The gold "embroidery" on his jacket is really just gold nail polish. I used antique lace at his collar and cuffs.
He's not quite anatomically correct of course, since I started with a chimpanzee rather than a monkey, but I'm quite happy with him all the same.
I'll get pictures of the entire project up soon!
Monday, June 8, 2009
Mom bought lots of lace and trims...
and unfinished dolls from Ellen's World. This is my absolute favorite source for unfinished dolls, because she has so many to choose from, and I like the way that Ellen paints them (something I am VERY picky about).I only found one thing for my house, this tiny old plate from Lovely Things. It will go on my kitchen plate rail. The porcelain is so thin!
The tube has a very pretty cloisonne style flower, purple butterfly and the tiniest fairy. I love the colors- all pastel. In real life, it is very sparkly!
Sunday, June 7, 2009
So here are six miniature things that I like, in no particular order.
4. Miniatures that mimic real-life things I love. The top picture is a miniature copy of Renoir's painting, Girls in the Meadow, painted by Josephine Meyer . My grandmother has always had two copies of this painting hanging in her living room, one painted by my great-grandmother, and the other by my aunt.
The second picture is of my miniature dresden ballerina from Gobel. Behind it is my real dresden figurine.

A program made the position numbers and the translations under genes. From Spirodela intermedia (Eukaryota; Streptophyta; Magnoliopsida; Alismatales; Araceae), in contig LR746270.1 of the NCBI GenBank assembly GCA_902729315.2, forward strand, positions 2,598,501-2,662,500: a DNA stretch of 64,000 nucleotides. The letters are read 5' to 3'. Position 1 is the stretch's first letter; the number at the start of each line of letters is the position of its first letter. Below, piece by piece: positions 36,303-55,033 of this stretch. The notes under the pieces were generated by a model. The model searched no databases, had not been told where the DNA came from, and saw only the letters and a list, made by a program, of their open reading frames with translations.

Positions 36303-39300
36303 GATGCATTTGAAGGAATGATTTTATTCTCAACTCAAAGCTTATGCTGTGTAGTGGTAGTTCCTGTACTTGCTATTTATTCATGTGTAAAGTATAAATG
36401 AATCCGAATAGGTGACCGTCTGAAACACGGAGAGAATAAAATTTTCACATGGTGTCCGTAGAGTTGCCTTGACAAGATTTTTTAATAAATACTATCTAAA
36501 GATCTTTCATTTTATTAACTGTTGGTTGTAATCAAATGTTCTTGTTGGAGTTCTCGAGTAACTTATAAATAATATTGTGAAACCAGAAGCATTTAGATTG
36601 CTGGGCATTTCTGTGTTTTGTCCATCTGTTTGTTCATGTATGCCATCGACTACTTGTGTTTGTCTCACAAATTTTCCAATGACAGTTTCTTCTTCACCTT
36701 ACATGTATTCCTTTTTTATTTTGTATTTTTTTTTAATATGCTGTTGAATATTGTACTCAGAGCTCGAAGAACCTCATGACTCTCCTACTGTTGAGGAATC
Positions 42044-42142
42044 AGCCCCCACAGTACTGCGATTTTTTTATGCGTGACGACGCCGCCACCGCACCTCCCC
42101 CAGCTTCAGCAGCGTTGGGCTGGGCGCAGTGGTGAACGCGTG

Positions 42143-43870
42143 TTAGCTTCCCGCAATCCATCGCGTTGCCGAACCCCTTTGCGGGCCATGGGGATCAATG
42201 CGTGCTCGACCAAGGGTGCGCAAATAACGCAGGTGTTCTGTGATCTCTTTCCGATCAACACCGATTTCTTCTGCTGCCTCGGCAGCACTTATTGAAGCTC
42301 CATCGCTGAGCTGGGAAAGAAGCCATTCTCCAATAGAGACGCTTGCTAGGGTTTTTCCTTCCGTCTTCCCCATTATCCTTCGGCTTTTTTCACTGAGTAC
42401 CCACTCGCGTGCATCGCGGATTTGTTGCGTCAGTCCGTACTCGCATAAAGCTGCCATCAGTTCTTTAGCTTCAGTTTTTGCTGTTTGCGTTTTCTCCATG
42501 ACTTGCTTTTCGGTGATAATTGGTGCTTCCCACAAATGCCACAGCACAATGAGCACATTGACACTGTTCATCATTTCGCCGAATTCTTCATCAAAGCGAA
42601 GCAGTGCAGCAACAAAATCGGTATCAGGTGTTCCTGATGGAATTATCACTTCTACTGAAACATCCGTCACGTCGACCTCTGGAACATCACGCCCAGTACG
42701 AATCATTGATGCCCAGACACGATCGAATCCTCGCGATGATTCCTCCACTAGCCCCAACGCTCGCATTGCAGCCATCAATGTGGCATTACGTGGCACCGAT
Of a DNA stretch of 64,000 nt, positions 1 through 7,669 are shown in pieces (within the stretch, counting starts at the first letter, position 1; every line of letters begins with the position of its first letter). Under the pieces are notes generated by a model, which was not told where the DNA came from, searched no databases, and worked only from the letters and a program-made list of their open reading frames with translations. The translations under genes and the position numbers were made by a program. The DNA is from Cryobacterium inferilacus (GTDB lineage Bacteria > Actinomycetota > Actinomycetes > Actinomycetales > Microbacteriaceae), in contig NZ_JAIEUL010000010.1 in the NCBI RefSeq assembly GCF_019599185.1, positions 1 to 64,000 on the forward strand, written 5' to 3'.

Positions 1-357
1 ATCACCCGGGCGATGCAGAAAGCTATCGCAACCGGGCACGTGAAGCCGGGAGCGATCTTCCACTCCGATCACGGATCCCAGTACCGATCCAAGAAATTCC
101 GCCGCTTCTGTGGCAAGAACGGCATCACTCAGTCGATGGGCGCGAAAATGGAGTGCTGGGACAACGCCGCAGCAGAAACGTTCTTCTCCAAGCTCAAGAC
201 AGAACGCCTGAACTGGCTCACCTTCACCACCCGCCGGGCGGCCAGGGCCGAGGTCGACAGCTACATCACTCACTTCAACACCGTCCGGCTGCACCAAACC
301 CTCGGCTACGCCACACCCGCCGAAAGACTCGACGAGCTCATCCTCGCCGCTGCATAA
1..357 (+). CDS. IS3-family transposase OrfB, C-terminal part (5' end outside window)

Friday, June 5, 2009
The painting in the back left corner of the room was done by Josephine Meyers. It's copied from a Renoir painting, Girls in the Meadow. I always loved this painting, because my great grandmother and aunt both painted (large) copies, both of which hang in my grandmother's living room. Every time I went to her house as a little girl, I would stand in front of the paintings and just look at them. I love to have miniatures that are coppies of real-life things I love, because they have twice the meaning.
Wednesday, June 3, 2009
Sorry for the lack of clarity on the above picture. The glass front made the scene difficult to photograph. I used a very fine white glitter on the snow. The lantern is made of a few little plastic bits glued together.Both Mr. Tumnus and Lucy are carved out of toothpicks. I tried to stay true to the book's description, giving him a red scarf and black umbrella. He is carrying packages wrapped in brown paper. I nearly forgot his tail! Luckily, I remembered and was able to glue it on before I closed up the watch.
Tuesday, June 2, 2009
The screen behind the chair has etched glass panels. My mom built it for me, several years ago, because we simply had to figure out how to display the panels. The shop that sold them (now out of business) only had these three left. There are two with urns and plants, while the center panel has a very intricate cherub design. If anyone knows who might have made these etched glass pieces, I'd love to know!
Mom also made the two ferns in this room.
The chandelier is from Mr. Kay. However, when I saw it in the room I thought it looked a bit bare, so I pulled the elastic out of a rhinestone bracelet and draped it evenly over the three arms.
I'm going to try to put up a few more photos of this room later.